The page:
This beachside stall in Coney Island is our favorite spot for seafood along the boardwalk. Paul’s Daughter has been around since the ‘50s, and though they have things like pizza and sausage heroes, we come here to eat lobster rolls and drink frozen margaritas for several blissful hours. The lobster roll is bright and herby, and the clams taste fresher than at other spots in the area (but maybe that’s just because you can look at the water while you eat them). There are a few tables and a small bar where you can watch the sunset.

From the outside, The Osprey looks like just another overpriced waterfront hotel restaurant, and that’s because it is. But the food at this Dumbo spot is actually good. It’s not hard to make a reservation, so keep it in mind for dinner after you’ve walked the Brooklyn Bridge in the hot sun, and need pull-apart rolls with salmon rillettes and caviar, now. And if you time it right, you can take a sunset walk in Brooklyn Bridge Park after dinner.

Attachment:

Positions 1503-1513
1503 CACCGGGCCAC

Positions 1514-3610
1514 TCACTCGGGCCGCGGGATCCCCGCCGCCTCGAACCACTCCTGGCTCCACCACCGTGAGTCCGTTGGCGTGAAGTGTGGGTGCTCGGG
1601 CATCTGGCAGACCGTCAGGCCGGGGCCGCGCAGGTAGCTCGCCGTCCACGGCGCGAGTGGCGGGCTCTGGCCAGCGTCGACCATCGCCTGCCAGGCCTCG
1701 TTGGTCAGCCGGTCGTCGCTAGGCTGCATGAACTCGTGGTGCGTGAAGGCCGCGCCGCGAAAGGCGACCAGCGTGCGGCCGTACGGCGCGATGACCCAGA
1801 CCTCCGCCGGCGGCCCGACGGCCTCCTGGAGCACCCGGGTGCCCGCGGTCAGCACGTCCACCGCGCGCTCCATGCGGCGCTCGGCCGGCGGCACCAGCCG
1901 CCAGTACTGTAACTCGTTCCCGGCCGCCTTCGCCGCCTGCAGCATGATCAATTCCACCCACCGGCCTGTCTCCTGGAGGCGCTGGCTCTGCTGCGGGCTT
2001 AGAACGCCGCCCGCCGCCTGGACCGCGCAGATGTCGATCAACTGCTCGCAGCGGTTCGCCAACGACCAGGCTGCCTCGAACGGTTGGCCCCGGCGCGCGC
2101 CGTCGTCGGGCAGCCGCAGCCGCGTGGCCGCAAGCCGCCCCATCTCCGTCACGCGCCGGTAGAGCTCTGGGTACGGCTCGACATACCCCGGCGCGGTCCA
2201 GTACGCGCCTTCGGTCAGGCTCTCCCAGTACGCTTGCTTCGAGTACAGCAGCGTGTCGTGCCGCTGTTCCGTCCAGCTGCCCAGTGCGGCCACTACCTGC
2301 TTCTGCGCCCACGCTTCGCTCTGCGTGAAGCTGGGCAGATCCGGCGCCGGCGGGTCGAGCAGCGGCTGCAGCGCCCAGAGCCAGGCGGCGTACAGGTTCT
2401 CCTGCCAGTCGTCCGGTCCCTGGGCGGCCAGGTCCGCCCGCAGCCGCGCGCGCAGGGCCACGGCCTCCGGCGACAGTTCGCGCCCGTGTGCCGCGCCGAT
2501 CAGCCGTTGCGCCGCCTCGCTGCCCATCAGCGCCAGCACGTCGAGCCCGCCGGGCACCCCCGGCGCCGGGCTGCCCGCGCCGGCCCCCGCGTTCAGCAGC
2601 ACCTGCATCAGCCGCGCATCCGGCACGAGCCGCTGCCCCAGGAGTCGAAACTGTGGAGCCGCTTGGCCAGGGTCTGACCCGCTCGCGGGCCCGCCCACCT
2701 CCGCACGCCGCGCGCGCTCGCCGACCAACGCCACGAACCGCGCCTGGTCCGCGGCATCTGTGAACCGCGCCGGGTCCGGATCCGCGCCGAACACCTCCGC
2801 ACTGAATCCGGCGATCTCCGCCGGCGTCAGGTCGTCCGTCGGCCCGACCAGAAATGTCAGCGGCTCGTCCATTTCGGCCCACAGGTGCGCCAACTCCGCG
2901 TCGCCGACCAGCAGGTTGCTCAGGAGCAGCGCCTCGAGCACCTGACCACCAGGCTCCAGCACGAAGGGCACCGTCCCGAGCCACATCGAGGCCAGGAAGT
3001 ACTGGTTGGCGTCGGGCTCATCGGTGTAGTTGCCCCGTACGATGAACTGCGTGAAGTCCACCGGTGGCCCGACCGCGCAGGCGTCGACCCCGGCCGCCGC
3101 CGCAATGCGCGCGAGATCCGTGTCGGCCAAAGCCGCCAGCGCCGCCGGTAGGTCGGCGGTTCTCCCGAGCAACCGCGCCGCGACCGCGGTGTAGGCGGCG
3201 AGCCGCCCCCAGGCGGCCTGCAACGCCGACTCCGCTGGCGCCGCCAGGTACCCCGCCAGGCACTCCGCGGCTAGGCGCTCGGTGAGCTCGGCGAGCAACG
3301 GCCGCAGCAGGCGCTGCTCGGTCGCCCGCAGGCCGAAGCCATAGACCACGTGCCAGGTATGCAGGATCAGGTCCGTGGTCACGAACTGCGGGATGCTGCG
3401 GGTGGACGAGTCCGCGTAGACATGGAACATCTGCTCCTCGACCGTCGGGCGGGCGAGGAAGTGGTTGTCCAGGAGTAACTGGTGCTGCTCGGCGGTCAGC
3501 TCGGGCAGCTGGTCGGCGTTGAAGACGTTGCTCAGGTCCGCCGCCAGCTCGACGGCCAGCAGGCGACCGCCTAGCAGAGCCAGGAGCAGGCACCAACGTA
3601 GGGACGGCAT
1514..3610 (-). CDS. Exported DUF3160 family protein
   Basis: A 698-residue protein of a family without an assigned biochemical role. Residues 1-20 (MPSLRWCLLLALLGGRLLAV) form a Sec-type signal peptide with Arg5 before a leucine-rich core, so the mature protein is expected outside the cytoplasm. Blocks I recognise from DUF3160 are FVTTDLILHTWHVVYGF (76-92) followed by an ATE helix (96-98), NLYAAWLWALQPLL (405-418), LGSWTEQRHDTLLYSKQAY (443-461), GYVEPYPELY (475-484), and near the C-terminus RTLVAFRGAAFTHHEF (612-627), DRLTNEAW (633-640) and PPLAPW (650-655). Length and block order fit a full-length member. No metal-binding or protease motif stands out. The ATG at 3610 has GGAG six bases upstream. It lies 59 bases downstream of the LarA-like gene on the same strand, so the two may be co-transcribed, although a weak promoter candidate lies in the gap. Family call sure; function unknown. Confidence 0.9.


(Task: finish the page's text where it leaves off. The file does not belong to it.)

Chase Sapphire Card Ad

Suggested Reading

The Best Soft Serve In NYC image

The Best Soft Serve In NYC

The 18 best options for soft serve in NYC.

a party at Island Oyster on Governor's Island

Here’s where to go after you work up an appetite from all that walking and biking.

The Boat Power Rankings image

New York City’s finest nautical vessels where you can eat and drink, ranked from best to least-worst.

Infatuation Logo


2024 © The Infatuation Inc. All Rights Reserved.
The views and opinions expressed on The Infatuation’s site and other platforms are those of the authors and do not reflect the official policy or position of (or endorsement by) JPMorgan Chase. The Infatuation and its affiliates assume no responsibility or liability for the content of this site, or any errors or omissions. The Information contained in this site is provided on an "as is" basis with no guarantees of completeness, accuracy, usefulness or timeliness.


Get it on Google PlayDownload on the App Store